59-year-old told she’d be more suited to a ‘traditional’ office wins tribunal

12 Sep 2017 By PM Editorial

Judge determines the comments were unlikely to be made to a younger employee

A woman who was told she might be “better suited to a traditional estate agency” was discriminated against because of her age, a tribunal has ruled.

Watford Employment Tribunal heard that Ms Gomes, who was 59 when the comment was made, started working for Henworth, which traded as Winkworth Estate Agents, in February 2015 as an administrative assistant. She had worked for another agent in the Winkworth franchise since February 2009 before being transferred.

In February 2016, the company’s lettings director had a meeting with Gomes to discuss her work, in which he told her she needed to be more careful. This upset Gomes so she spoke to her line manager who, in turn, spoke to Graham Gold, one of the directors.

Following this, there was a meeting between Gomes and a number of other staff. Although he did not share his notes with Gomes, Gold noted that she was too focused on an old piece of software that was now rarely used by the company, and had not been paying enough attention to new methods of working that had been shared with her shortly after she joined.

In March 2016, Gold asked Gomes to meet with him and told her: “This marriage isn’t working.” When she asked what this meant, Gold mentioned a letter had been typed and sent to a solicitor with errors, including referring to the solicitor as a deceased client’s son and referring to the deceased as ‘Mrs’ rather than ‘Mr’, and a note would be placed on her performance record.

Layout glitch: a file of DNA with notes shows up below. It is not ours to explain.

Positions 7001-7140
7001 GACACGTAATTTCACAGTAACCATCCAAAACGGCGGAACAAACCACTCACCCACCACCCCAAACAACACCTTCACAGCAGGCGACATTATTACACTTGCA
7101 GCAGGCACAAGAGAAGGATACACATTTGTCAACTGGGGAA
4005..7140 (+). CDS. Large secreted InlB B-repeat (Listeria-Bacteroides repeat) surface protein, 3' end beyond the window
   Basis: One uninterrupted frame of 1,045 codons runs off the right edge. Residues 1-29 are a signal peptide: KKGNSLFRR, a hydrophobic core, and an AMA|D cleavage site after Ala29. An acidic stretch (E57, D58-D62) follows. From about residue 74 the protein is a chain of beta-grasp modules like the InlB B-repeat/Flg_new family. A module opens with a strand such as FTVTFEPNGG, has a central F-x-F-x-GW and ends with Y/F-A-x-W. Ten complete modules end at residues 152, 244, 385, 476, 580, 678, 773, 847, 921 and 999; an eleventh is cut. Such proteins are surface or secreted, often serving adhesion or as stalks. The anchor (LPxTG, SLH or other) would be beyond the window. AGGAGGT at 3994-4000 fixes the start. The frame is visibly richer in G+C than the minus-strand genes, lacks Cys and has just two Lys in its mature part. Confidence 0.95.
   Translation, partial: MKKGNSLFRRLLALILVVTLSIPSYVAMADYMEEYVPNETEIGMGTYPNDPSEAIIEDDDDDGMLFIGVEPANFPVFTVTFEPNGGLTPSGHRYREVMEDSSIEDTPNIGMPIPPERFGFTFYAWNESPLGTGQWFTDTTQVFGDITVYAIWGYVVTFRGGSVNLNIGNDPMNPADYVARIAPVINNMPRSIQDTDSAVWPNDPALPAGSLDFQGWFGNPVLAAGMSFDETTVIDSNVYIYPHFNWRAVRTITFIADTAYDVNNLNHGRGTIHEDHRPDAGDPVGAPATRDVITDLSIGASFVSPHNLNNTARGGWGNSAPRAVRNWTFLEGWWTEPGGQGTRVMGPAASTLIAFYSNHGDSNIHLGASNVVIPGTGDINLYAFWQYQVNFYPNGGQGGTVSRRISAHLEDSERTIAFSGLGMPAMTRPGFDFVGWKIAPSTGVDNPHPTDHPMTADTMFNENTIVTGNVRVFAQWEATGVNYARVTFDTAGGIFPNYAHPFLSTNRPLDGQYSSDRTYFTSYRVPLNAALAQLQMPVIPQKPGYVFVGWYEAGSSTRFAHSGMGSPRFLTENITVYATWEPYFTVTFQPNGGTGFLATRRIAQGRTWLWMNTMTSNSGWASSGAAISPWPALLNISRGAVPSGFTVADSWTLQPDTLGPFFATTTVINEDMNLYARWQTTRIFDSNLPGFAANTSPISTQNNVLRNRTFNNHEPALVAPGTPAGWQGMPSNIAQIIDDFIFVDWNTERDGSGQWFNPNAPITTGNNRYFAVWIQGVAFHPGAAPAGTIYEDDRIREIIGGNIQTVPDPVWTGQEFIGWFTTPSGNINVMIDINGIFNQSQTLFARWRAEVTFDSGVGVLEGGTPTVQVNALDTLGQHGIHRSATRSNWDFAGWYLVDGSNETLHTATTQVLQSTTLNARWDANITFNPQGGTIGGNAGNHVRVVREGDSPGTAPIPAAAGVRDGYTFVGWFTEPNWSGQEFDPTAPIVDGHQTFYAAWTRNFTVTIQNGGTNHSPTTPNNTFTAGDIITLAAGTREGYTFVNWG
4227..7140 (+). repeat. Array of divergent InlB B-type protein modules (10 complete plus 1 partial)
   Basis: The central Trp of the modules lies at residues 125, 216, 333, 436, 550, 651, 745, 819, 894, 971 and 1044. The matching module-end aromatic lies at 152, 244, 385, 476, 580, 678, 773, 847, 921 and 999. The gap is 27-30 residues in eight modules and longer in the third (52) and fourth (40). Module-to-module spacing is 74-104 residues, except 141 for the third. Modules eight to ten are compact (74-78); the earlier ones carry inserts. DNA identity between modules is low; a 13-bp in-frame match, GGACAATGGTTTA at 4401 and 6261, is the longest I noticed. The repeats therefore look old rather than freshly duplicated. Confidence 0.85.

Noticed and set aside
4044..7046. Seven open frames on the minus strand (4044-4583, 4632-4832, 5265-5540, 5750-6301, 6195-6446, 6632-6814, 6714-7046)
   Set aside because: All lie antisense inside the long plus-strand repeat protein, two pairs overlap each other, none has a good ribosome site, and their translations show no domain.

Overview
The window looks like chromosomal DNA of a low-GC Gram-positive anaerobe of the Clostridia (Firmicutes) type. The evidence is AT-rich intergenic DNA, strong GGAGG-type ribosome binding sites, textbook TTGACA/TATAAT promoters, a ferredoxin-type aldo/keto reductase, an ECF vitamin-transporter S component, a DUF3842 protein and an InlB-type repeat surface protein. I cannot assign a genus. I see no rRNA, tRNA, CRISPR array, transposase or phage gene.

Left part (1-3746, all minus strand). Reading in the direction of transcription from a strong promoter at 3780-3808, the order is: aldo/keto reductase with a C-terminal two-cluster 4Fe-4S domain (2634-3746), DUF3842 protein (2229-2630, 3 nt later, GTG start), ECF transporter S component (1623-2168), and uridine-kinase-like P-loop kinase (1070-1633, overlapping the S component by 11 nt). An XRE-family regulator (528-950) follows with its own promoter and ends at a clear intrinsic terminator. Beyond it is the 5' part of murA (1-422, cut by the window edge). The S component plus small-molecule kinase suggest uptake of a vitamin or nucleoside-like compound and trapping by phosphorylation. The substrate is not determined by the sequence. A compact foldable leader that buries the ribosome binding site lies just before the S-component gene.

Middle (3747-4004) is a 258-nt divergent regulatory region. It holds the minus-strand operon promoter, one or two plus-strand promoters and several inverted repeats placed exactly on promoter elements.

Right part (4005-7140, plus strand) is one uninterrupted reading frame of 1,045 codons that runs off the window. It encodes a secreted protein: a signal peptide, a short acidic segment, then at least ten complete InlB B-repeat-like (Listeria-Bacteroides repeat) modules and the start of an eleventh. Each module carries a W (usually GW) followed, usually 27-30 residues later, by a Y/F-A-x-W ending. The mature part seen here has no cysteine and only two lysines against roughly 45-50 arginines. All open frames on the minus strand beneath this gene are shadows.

Gold then said she would be “better suited to a traditional estate agency”, which Gomes claimed she took to mean he thought she was too old to work in that particular office. When she asked him to explain what he meant, he told her to “sleep on it and decide what you want to do”, which Gomes said she took to mean he thought she should leave the business. At the time, she had intended to stay with the company until she retired at 65.

Shortly after, Gomes took sick leave for work-related stress. She also filed a grievance against Gold. Although the outcome of the grievance meeting concluded that Gomes should be supported with more training and that the original meeting with Gold should not have been carried out in the manner that it was, Gomes was not satisfied. She not only appealed but also tendered her resignation.

Allowing Gomes’ claim for age discrimination, the tribunal concluded the phrase ‘better suited to a traditional estate agency’ was a reference to her age, noting that it was defined in the Oxford English Dictionary as ‘long established’ and it was unlikely that such a comment would have been made to a younger employee. The tribunal also allowed the claims for harassment related to age and constructive unfair dismissal.

The tribunal – which was overseen by employment judge Bedeau, Mrs S Boot and Mr D Bean – also found that the person put in charge of handling the grievance meeting compromised their impartiality, in particular because they allowed Gold to be present, despite him being the subject of the complaint.

“This is a reminder to employers of the risks of using words that could be taken to be a reference to someone’s age,” Laurie Anstis, senior associate solicitor at Boyes Turner, told People Management. “An age discrimination [claim] can be brought where the comments allude to an employee’s age, even if they do not directly refer to it.”

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